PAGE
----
Feeds

Microsoft's Iron languages embrace 'official' open source

Python, Ruby and DLR conversions

Internet Security Threat Report 2014

Microsoft has cracked open .NET a little further and surrendered some control over its development platform to the open-source community.

The latest code for the company's take on Python and Ruby – fine-tuned for .NET, IronPython, and IronRuby – has been quietly released under the Apache Software Foundation (ASF) license. So it says here.

Also released is Microsoft's Dynamic Language Runtime (DLR), the company's environment built to run common language features to keep the programming light and scripted.

Until now, the languages and DLR had been only available under Microsoft's Permissive Licenses (Ms-PL), the open-source license Microsoft convinced the Open Source Initiative to ratify as officially sanctioned several years back. One wonders why Microsoft bothered or how the OSI allowed itself to be persuaded.

According to the standard Microsoft response upon discovery of the news here, the switch was in response to "customer feedback". ASF 2.0 was becoming the license of choice for those working on IronPython and IronRuby.

This is not Microsoft's first use of the ASF license – notably, earlier this year, Microsoft released the Outlook Personal Folders .PST file format under ASF.

The move, though, does make you question what's really going on. Microsoft didn't announce the news as it has other community moves in the past – this also being the week of the O'Reilly Open Source Convention (OSCON) in Portland, Oregon. Typically, Microsoft likes to hitch such news to passing open source events like OSCON.

It could be that the projects haven't been as successful as hoped. Microsoft's licenses could really be deterring people from contributing, with the official flavors of Python and Ruby the way to go for many. Ruby is under GPL while Python is under its own, GPL-like license.

On the DLR, Microsoft wants dynamic languages to play a part on its Azure cloud.

ASF is also seen as "business friendly" license and will be more recognized by the license police inside adopters and potentially more accepted than a Microsoft license variant. ®

Choosing a cloud hosting partner with confidence

More from The Register

next story
Netscape Navigator - the browser that started it all - turns 20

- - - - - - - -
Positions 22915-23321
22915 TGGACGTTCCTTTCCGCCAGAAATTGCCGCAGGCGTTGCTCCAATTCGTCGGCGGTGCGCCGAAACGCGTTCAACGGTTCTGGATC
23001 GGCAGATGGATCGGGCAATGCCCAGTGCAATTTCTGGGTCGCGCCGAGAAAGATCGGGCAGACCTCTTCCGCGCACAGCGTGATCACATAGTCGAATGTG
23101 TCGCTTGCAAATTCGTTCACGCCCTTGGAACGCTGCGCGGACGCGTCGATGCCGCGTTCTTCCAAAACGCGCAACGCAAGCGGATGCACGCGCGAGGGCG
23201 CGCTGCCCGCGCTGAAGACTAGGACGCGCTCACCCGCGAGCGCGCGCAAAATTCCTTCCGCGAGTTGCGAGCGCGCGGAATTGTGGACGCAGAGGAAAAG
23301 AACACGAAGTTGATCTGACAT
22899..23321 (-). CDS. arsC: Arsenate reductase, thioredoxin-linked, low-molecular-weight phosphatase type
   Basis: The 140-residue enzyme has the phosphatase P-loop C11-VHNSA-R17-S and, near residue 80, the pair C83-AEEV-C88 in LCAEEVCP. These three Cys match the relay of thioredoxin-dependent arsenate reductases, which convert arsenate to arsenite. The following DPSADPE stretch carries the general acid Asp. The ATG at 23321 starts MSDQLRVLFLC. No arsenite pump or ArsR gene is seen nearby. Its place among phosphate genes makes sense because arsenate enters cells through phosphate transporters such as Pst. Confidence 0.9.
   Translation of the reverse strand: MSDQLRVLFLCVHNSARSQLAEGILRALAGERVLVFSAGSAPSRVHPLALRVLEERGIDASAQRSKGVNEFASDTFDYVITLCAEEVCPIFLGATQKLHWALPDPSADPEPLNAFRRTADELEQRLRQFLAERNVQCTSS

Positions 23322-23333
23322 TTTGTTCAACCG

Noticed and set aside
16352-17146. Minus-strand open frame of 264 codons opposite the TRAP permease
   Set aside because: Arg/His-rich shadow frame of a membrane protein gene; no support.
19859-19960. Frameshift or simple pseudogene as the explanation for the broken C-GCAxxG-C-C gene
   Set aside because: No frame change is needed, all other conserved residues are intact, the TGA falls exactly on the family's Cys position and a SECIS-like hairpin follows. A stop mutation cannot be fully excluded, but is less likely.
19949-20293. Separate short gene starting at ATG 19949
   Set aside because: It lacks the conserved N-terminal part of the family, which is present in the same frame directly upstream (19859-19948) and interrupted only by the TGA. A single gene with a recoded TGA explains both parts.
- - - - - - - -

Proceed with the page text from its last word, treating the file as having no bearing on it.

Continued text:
It was 20 years ago today, Marc Andreeesen taught the band to play
Sway: Microsoft's new Office app doesn't have an Undo function
Content aggregation, meet the workplace ... oh
Sign off my IT project or I’ll PHONE your MUM
Honestly, it’s a piece of piss
Return of the Jedi – Apache reclaims web server crown
.london, .hamburg and .公司 - that's .com in Chinese - storm the web server charts
NetWare sales revive in China thanks to that man Snowden
If it ain't Microsoft, it's in fashion behind the Great Firewall
Chrome 38's new HTML tag support makes fatties FIT and SKINNIER
First browser to protect networks' bandwith using official spec
prev story

Whitepapers

Forging a new future with identity relationship management
Learn about ForgeRock's next generation IRM platform and how it is designed to empower CEOS's and enterprises to engage with consumers.
Why cloud backup?
Combining the latest advancements in disk-based backup with secure, integrated, cloud technologies offer organizations fast and assured recovery of their critical enterprise data.
Win a year’s supply of chocolate
There is no techie angle to this competition so we're not going to pretend there is, but everyone loves chocolate so who cares.
High Performance for All
While HPC is not new, it has traditionally been seen as a specialist area – is it now geared up to meet more mainstream requirements?
Intelligent flash storage arrays
Tegile Intelligent Storage Arrays with IntelliFlash helps IT boost storage utilization and effciency while delivering unmatched storage savings and performance.